An inventory of concerns behind blood safety policies in five Western countries

Abstract

BACKGROUND: The availability of costly safety measures against transfusion-transmissible infections forces Western countries to confront difficult ethical questions. How to decide about implementing such measures? When are such decisions justified? As a preliminary to addressing these questions, we assessed which concerns shape actual donor blood safety policymaking in five Western countries. STUDY DESIGN AND METHODS: Our qualitative study involved determining which issues had been discussed in advisory committee meetings and capturing these issues in general categories. Appropriate documents were identified in collaboration with local decision-making experts in Canada, Germany, the Netherlands, the United States, and the United Kingdom. The introduction of hepatitis B virus nucleic acid testing and selected measures against variant Creutzfeldt-Jakob disease, West Nile virus, and Q-fever were chosen as cases representing decision-making on safety measures with high costs and low or uncertain added safety. RESULTS: A broad inventory of concerns was established, including: 1) nine categories of advantages and disadvantages of candidate safety policies; 2) six kinds of difficulties in assessing risks and forecasting the effects of safety policies; 3) 13 decision-making principles; and 4) six kinds of practical barriers hampering the translation of candidate policies into decisions. CONCLUSION: Blood safety policymaking involves a wide variety of competing concerns, and approaches to reconcile these considerations are themselves contested. Developing a systematic decision-making approach requires ethical reflection on, among others, reasonable costs of safety and the value of transparency in public policy.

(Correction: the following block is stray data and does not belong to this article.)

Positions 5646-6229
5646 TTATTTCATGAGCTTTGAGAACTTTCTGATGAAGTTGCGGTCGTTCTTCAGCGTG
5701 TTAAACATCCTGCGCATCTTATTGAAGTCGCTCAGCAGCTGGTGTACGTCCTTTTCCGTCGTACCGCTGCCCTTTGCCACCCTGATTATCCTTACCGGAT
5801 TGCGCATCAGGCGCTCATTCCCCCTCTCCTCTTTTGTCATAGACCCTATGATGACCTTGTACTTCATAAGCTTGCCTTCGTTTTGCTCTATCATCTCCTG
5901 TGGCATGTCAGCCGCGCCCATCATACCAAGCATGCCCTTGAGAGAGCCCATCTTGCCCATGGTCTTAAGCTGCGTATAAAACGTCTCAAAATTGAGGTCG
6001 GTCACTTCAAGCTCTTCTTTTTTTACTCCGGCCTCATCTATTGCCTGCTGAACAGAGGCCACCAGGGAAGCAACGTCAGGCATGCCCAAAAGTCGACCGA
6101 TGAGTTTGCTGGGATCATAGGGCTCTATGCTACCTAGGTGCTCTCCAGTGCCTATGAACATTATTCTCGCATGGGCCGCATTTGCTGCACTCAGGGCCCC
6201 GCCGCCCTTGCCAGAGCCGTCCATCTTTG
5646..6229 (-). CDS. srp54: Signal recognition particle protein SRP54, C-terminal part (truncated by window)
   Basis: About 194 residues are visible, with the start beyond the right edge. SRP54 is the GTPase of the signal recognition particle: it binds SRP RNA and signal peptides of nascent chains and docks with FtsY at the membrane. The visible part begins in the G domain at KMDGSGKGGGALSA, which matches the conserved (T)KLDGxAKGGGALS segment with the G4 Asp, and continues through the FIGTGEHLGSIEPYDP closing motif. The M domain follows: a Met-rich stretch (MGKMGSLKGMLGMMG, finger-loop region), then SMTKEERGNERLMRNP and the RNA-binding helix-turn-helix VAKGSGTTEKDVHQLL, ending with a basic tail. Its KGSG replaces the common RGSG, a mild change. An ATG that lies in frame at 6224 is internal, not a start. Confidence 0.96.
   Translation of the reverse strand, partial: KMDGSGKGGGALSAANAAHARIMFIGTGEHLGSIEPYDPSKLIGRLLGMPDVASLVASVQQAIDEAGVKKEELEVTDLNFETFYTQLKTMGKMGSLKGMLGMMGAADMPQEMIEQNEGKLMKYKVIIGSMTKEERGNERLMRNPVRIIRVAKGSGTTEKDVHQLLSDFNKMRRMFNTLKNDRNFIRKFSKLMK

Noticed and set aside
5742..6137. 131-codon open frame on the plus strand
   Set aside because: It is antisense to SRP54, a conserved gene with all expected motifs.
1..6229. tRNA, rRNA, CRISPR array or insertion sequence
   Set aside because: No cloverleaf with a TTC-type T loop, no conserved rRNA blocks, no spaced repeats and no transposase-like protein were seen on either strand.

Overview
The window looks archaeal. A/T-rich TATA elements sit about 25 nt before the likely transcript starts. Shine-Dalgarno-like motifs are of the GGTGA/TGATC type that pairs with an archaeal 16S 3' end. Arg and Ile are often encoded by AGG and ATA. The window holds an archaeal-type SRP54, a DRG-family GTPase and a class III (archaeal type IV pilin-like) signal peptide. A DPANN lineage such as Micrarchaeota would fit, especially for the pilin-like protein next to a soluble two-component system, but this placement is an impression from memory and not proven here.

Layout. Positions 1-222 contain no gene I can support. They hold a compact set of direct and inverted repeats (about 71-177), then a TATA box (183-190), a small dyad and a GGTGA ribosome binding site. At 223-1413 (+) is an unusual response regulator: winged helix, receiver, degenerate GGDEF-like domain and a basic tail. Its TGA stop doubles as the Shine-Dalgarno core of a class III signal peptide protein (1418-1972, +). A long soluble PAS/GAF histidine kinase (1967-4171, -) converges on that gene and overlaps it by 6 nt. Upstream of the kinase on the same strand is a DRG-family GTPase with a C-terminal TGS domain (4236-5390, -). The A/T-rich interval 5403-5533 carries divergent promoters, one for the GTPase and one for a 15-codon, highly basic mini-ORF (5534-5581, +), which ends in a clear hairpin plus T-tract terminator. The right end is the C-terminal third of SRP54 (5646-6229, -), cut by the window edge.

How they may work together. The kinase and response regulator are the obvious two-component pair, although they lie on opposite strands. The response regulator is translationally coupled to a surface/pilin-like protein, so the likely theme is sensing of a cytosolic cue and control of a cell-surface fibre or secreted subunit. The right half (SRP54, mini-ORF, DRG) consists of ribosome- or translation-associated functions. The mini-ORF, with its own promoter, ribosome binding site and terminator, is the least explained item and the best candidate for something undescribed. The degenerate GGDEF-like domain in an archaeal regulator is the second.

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Marcel Verweij
Wageningen University and Research

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